Truly the greatest battles are fought on the battlegrounds within our minds. A question that I often asked clients really showcased this. Imagine the thoughts that you told yourself yesterday were actually heard by the walls of your house. What color would the walls be? It probably won’t shock many of you to know that ‘black’ was a common response.
So, how can we change negative thinking?
These are simplified tips, but they really do work. I should note though that this requires teaching yourself something new and retraining how you think which is a process so don’t get discouraged if this takes time. You do not need to be perfect at it, but the more consistent you are, the easier it gets and the less mental exertion it requires to create the new neural pathway or way of thinking.
The thoughts that we think about ourselves have the greatest influence on how we react to the world.
Our brains are filled with neural pathways or basically paths or hiking trails in our brains. The more we follow a train of thought, the more we create that path and the grass gets trodden down and the trail becomes more ingrained. What you focus on with your thoughts and feelings strengthens the neural pathways in our brains. Our brains are wired to follow the path of least resistance or the trail that has been traveled the most.
Recent research led by a team at the University of College London published 10 years ago has shown that the average time to develop new habits is 66 days. This study shows some important things to note: One, the amount of time each participants in that study took to develop a new habit highly varied (from 18 -254 days). We are all wired differently so how long it takes for us to form a new habit will depend on each unique individual. But most important thing to note that this study showed was that, while the time varied, ALL were able to create the new habit.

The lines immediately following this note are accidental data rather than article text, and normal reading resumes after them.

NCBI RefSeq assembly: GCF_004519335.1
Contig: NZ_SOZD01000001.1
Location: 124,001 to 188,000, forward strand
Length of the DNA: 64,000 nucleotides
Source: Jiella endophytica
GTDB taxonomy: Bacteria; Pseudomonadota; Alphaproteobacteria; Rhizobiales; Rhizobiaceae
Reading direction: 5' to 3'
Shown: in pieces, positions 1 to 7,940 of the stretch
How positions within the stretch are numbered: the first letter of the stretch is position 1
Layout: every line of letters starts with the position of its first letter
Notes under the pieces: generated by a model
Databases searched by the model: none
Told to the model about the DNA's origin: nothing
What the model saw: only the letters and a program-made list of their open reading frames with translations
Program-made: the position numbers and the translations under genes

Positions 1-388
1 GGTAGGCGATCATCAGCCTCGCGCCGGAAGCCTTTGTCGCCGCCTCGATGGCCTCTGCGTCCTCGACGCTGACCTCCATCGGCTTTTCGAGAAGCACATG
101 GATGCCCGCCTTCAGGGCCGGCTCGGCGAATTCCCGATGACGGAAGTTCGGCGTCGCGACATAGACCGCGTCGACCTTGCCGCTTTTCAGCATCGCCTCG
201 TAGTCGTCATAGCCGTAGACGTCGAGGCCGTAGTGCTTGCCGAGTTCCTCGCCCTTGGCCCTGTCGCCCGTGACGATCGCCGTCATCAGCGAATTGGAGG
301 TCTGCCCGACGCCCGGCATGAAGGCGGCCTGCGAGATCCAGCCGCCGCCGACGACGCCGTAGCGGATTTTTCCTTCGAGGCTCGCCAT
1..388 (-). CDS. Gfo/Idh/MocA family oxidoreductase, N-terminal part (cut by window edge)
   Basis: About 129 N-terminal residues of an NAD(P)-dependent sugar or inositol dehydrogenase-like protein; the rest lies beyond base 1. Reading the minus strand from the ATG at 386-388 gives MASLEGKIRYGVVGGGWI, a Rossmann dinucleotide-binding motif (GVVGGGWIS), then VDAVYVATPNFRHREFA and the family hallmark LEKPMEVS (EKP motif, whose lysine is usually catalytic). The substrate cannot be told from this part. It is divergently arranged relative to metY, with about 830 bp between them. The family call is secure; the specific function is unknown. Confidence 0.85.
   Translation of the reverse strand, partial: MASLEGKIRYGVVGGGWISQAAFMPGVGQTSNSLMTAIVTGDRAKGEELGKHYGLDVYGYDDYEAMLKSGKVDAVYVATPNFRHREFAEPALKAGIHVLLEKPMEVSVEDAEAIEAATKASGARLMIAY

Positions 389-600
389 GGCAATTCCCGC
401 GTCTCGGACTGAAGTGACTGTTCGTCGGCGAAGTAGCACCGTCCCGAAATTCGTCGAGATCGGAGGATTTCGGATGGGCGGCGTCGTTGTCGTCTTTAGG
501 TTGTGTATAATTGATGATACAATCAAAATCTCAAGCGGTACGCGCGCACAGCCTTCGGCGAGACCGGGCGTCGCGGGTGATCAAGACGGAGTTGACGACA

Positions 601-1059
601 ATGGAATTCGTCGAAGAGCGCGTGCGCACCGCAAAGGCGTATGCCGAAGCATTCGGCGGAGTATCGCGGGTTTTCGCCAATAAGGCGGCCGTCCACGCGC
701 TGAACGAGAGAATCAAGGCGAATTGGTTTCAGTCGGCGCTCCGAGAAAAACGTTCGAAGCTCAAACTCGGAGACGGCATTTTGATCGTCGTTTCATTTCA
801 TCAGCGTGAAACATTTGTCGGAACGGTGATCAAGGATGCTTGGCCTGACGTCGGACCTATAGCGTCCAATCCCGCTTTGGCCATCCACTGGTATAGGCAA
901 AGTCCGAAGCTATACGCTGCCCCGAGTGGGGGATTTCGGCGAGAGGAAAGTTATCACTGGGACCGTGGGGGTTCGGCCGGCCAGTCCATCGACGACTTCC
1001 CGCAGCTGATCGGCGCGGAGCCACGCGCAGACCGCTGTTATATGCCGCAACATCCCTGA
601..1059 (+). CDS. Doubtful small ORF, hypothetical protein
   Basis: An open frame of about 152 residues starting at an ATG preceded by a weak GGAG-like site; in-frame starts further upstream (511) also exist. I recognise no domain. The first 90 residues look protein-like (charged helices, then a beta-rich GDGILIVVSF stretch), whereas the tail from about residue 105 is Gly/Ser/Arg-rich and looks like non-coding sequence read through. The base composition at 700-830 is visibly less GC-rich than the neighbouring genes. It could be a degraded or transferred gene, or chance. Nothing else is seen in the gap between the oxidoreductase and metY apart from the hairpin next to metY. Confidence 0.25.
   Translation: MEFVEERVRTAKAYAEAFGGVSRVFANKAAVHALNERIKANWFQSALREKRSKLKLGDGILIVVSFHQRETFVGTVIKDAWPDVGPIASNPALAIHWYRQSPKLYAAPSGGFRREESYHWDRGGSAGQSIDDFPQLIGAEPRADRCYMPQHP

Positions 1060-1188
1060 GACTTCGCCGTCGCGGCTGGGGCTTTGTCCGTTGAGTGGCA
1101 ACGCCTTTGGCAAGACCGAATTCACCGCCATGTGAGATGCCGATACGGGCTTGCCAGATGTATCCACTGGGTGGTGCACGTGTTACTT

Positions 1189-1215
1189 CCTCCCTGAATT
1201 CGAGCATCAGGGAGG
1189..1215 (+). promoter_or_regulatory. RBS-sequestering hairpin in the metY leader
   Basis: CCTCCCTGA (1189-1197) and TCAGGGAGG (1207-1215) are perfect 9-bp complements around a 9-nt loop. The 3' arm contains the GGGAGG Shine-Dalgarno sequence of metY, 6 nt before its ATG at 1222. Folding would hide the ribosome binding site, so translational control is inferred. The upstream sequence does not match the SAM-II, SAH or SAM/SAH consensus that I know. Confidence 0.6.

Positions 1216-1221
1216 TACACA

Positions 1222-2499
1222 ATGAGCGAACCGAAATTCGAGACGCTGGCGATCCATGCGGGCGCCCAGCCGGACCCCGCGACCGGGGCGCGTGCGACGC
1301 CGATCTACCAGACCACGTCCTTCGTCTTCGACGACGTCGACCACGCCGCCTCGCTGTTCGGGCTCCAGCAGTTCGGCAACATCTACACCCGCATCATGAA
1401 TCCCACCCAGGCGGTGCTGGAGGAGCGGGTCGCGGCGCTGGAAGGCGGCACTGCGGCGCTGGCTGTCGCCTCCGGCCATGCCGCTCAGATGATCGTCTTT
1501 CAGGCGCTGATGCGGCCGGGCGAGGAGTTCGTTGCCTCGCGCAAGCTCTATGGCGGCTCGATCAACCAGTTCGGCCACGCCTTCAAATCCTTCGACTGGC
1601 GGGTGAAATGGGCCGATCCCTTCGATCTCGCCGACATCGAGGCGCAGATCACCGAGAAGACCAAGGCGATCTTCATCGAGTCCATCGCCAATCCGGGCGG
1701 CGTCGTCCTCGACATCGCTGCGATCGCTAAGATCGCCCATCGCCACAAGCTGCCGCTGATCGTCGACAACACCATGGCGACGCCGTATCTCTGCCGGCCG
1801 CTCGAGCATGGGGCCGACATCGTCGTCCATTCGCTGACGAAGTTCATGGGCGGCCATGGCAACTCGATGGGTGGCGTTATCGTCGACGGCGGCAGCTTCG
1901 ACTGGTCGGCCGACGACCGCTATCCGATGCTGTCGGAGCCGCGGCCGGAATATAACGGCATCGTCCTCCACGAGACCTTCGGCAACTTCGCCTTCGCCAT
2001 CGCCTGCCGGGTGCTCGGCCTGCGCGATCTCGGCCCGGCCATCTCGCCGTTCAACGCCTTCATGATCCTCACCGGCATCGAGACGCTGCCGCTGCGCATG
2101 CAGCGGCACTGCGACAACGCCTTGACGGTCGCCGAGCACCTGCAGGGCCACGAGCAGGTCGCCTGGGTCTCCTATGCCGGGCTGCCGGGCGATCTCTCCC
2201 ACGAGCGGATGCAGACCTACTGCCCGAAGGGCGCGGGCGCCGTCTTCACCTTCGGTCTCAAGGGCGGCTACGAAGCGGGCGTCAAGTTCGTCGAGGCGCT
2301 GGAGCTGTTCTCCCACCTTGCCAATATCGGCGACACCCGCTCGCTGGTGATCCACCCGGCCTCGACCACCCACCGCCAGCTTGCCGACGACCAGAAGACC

So, what are the five simplified tips to change negative thinking?
One. You need to make a conscious goal of what you want to change. Mentally state to yourself what you desire to change. Researchers at Harvard, Yale, and MIT have discovered that meditation (or prayer) increases gray matter in the prefrontal cortex which helps shift the body from the stress response to the relaxation response. Meditation (Prayer) is the highest form of mental training that disciplines the mind to focus on what you want and allows the nervous system to create a state of calmness or homeostasis. Mindfulness is powerful in creating change.
Two. When you begin to have a negative thought, you need to label it in your mind as such and mentally stay “Stop!” Having a label such as “This is not helpful thinking” or “That is harmful” or “This leads to feelings that make me feel bad” allows your brain to create an aversion to the formerly easy way of thinking that it has gotten used to.
Three. Give your brain a task to think of instead. Think what your best friend would tell you (“I am a fixer of mistakes. I can do hard things. I matter. You are in essense building a new neural pathway in your brain or a new way of thinking.
Four. Focus on the results that you want. “I want to be a happier person. I want to be a better mother.” Find an action that would give you those results. (ie smiling, acts of kindness or service.) No act, in the right direction, no matter how small, is ever wasted.
Five. Repeat, Practice, Repeat. Neural pathways are strengthened into habits through the repetition and practice of thinking, feeling and acting. Keep going. It will get easier.
Practically speaking, “Be kind to everyone-including and starting with yourself.” -Brita